I loved the Quartetto di Cremona's previous Italian-themed CD, "Italian Journey", which appeared in 2012 on a most unusual label, Klanglogo - a "shared brand" of Trust Your Ears (as described on the back cover). That disc treated us to Respighi's rare Quartet, along with music of Puccini and Boccherini, plus the absolutely best ever reading of Verdi's Quartet. The sound is fabulous, although a bit on the robust side of reality, but giving the group enormous presence and dramatic impact, perfect for the music.
Their follow-up disc, "Italian Postcards", comes this time from a more established label, Avie. And it's a bit of a disappointment, I'm afraid. The Wolf Serenade starts us off in familiar territory, and is nicely played and recorded, if ultimately not not terribly special. Next is an odd choice: Mozart's very first quartet, the "Lodi". Some parts of this quartet were apparently composed while the young Mozart was visiting his father in Milan. OK, so that's the connection with our Italian theme. The players adopt a quasi-period playing style here, with minimal vibrato and a thinner tonality. That's all fine and good for Mozart in theory, but it sounds a bit dour coming immediately after the sweetly singing, richly colorful, Romantic Wolf. Therefore I found the Mozart to be terribly out of place. Perhaps if it had come first, it might have been more acceptable.
The highlight of the program is most certainly Borenstein's Cieli d'Italia, which was commissioned by this quartet and presents its world-premier recording. Mr. Borenstein exhibits a unique music voice, tonal, yet undeniably contemporary. I like how he begins to establish a theme, with a defined time signature, but then veers off in an unexpected direction and takes us elsewhere. "Stay with me here", the composer seems to say, and this thought came to mind a number of times. I stayed with him, and found the piece to be thoroughly involving, interesting, intriguing and most enjoyable. It certainly receives a compelling performance here, with absolutely glorious playing and great sound. (As a matter of fact, the piece is so good, I want to explore his music further, and ordered his 2017 Chandos disc of orchestral works, conducted by Vladimir Ashkenazy.)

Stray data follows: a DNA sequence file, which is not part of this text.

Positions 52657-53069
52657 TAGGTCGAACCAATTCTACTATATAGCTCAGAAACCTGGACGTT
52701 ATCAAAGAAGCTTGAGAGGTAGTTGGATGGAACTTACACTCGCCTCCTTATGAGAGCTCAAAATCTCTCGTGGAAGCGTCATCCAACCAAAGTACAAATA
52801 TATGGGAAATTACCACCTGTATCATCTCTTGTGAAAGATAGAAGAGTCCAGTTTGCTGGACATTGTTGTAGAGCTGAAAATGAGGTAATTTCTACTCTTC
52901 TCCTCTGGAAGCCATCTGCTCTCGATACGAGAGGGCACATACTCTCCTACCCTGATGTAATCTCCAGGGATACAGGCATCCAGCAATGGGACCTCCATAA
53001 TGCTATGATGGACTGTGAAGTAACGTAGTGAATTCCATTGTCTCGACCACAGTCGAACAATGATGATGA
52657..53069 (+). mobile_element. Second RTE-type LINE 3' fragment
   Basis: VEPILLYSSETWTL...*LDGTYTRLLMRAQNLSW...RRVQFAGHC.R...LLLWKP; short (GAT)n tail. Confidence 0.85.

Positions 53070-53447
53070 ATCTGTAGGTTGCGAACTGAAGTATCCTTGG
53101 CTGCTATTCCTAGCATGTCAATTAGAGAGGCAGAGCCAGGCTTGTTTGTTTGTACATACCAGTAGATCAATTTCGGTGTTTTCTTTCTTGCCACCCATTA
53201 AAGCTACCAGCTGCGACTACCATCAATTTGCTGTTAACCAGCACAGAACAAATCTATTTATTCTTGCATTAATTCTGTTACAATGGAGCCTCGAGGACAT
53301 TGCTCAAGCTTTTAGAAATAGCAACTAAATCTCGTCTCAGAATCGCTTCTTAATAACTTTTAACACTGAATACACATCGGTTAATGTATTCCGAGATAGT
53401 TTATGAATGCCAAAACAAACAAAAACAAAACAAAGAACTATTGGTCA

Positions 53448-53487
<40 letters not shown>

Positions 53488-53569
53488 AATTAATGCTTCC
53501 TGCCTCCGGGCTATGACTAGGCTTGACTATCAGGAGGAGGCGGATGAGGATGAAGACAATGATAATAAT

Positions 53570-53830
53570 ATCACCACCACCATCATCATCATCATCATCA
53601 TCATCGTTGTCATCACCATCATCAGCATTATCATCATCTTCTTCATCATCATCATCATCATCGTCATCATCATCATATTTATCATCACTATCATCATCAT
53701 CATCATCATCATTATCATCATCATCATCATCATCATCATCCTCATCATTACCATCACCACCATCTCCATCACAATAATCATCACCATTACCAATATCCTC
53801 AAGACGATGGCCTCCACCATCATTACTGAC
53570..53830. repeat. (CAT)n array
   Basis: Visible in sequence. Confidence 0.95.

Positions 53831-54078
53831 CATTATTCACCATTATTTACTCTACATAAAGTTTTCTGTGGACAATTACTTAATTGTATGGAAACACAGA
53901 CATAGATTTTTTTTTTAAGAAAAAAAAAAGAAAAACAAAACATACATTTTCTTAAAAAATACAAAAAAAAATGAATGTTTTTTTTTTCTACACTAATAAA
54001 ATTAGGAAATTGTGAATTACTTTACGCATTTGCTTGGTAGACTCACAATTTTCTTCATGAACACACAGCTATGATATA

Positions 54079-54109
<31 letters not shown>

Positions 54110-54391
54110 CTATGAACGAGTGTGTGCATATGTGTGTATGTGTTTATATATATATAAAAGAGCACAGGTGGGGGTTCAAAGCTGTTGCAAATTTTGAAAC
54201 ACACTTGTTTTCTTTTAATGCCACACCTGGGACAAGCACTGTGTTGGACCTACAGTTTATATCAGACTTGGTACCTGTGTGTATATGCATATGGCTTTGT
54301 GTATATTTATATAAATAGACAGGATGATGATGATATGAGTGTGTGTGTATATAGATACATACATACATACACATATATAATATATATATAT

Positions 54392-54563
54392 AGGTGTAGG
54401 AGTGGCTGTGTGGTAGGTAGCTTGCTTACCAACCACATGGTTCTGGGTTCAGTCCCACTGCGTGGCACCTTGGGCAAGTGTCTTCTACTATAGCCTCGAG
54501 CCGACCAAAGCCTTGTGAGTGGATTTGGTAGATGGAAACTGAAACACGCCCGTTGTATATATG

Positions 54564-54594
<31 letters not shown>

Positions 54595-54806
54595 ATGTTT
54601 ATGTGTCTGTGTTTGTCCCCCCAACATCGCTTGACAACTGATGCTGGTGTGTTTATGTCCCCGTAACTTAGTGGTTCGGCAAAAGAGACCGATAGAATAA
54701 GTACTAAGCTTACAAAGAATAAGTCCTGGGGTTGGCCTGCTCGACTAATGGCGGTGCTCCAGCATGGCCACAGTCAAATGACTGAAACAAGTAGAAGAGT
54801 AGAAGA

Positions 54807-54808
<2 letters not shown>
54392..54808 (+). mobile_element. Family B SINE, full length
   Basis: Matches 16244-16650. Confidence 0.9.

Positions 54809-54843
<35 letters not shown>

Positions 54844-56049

So far so good.
But then comes the Tchaikovsky Sextet, Souvenir de Florence. Only 2 players are added to the quartet, but for some reason the recording engineers decided to make the group of 6 sound massive, like the entire Philadelphia Orchestra's full string section. The group is literally thrust out into the room, well in front of the speakers, using thick, sawing, long-bows (sounding aggressively crude), and with a sudden increase in volume. After the more intimately scored Borenstein, this instantly sounds vulgar. I can't fathom what anyone involved with this project was thinking, or could possibly be going for. I actually could listen to only a few brief sections of it before I could take no more and turned it off.
Taken as a whole, this new disc is a disappointment, especially after the success of their earlier disc, nearly a decade ago. While it's worth keeping for the Borenstein alone, the rest is rather routine and/or downright off-putting. Fortunately, we can continue to enjoy their first Journey in the series; that disc is a knockout.